Another way to prepare a delightful po cha is by boiling water. Then, add a handful of tea into the boiling water. Let it steep until the water turns almost black. Afterward, you add salt along with a bit of soda. Then, you strain the tea using a reed colander or horsehair. Afterward, pour the tea into a wooden churn.
You can then add a lump of butter to give it its exquisite taste. Afterward, you churn it until the right consistency is achieved. Then, transfer it into a copper pot. You can also stir it rapidly if you don't have a churn. Some people make use of tea bugs whenever butter tea isn't available.
Preparing Butter Tea If You're Not in Tibet
If you are not in Tibet, yet, miss the taste of Po cha, don't sulk and brood. You can still get a cup of this tea even if you don't have the black tea from Pemagul. You simply need to learn how to prepare one. You also need to know and prepare the different ingredients to make one. Here are your ingredients:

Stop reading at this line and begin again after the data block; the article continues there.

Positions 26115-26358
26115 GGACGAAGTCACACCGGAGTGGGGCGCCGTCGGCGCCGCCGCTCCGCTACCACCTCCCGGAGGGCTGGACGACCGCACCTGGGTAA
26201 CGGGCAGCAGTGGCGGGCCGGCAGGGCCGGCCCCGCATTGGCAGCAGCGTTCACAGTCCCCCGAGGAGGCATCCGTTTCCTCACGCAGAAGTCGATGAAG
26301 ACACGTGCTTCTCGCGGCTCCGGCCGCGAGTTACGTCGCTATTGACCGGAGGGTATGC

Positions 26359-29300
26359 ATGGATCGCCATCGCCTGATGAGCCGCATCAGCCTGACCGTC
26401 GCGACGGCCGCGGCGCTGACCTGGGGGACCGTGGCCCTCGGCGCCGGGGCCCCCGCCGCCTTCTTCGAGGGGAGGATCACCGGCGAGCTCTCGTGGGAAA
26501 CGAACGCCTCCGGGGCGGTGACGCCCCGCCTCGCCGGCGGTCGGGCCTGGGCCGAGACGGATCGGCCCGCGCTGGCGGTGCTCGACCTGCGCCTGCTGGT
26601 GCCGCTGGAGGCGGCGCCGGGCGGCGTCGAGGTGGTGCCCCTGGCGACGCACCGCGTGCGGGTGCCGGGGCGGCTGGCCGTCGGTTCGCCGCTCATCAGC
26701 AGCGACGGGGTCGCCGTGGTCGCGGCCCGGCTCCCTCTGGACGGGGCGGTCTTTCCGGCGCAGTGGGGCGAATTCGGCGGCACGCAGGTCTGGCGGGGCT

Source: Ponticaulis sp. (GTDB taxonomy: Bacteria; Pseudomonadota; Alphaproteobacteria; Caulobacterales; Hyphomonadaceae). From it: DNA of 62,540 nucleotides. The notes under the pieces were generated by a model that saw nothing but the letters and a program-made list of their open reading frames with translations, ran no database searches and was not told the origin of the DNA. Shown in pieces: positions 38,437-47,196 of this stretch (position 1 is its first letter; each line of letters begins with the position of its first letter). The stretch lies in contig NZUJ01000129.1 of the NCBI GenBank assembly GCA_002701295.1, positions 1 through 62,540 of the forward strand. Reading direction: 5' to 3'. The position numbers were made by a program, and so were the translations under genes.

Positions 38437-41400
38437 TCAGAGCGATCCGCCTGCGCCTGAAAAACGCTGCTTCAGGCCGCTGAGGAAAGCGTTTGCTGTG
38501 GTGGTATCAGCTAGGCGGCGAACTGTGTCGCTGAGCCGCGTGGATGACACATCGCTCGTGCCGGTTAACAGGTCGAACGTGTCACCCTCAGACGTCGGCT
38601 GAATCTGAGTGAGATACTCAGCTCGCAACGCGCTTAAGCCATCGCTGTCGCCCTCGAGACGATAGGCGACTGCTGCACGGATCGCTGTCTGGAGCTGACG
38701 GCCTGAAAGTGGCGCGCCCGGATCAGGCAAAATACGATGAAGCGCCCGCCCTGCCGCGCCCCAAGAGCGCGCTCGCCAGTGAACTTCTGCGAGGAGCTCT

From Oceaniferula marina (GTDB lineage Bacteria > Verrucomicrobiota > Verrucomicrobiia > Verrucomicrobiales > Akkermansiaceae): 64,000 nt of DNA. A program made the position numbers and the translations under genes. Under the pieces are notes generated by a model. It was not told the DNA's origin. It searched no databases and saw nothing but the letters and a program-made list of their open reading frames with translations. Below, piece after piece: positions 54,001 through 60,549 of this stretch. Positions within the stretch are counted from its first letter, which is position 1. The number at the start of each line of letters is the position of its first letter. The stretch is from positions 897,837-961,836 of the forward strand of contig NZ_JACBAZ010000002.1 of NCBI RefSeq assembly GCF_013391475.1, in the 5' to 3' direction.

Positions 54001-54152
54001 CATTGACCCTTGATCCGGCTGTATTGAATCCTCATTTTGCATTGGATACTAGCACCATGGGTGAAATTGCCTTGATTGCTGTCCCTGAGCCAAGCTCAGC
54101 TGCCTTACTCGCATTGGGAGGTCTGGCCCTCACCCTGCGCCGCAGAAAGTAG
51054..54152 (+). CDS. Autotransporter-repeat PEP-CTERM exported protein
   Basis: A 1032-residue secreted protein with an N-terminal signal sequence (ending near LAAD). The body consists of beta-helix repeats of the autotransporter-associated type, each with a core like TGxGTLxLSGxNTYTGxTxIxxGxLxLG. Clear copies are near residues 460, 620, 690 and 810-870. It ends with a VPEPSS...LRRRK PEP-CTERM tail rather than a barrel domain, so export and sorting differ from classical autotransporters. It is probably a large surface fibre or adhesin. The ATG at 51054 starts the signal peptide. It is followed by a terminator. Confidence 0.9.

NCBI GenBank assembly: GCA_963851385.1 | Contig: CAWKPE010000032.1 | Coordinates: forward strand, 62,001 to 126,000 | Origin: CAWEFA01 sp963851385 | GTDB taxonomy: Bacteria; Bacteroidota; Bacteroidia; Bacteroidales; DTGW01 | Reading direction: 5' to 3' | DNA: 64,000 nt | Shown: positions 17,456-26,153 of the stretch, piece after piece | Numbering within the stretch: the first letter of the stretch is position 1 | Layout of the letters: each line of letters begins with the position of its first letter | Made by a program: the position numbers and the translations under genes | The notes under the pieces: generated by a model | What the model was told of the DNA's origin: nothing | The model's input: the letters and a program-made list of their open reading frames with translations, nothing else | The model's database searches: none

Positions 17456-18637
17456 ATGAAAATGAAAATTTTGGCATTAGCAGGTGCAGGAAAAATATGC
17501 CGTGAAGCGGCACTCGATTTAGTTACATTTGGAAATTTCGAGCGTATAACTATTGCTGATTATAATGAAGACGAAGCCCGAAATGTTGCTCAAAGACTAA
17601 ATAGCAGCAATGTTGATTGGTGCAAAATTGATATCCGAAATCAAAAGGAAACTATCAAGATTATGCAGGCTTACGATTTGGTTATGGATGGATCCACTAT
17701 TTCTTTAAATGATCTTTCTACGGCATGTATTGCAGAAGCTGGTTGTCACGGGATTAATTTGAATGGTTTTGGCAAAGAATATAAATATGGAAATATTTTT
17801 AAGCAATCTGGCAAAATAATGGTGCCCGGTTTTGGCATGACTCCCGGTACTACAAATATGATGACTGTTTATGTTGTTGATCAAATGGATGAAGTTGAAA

- Plain black tea—you can use two Lipton's black tea or any other loose tea.
- 1/4 teaspoon of salt.
- 3 cup or a half cup of milk
- 2 tablespoons of butter
- 4 cups of water.
You will need a blender, a churn, a container with a tight lid for shaking up the concoction. You can produce two cups of po cha from these ingredients.
Steps on Preparing a Po cha at home
Now that you have all the ingredients and equipment, you can then begin your quest for the perfect po cha outside Tibet.
- First, you need to boil your four cups of water. Then, put your bags of tea into the boiling water. Allow it to steep while the water boils for several minutes. If you want stronger tea, you can use more bags of tea.
- Pour in one-quarter of a salt teaspoon.
- Remove the tea bags afterward and turn off the stove.
- Then, pour your concoction into a chandong or churn. Add 2 tablespoon of butter. If you don't have a churn, you can use a big container that comes with a lid. The lid should be tight enough to allow you to shake the tea. You can also use a blender as an alternative.
- Afterward, shake the mixture for three minutes. The longer you churn the po cha, the tastier it becomes. It would be good to note that po cha is best consumed while it is hot. So, serve it right after shaking it.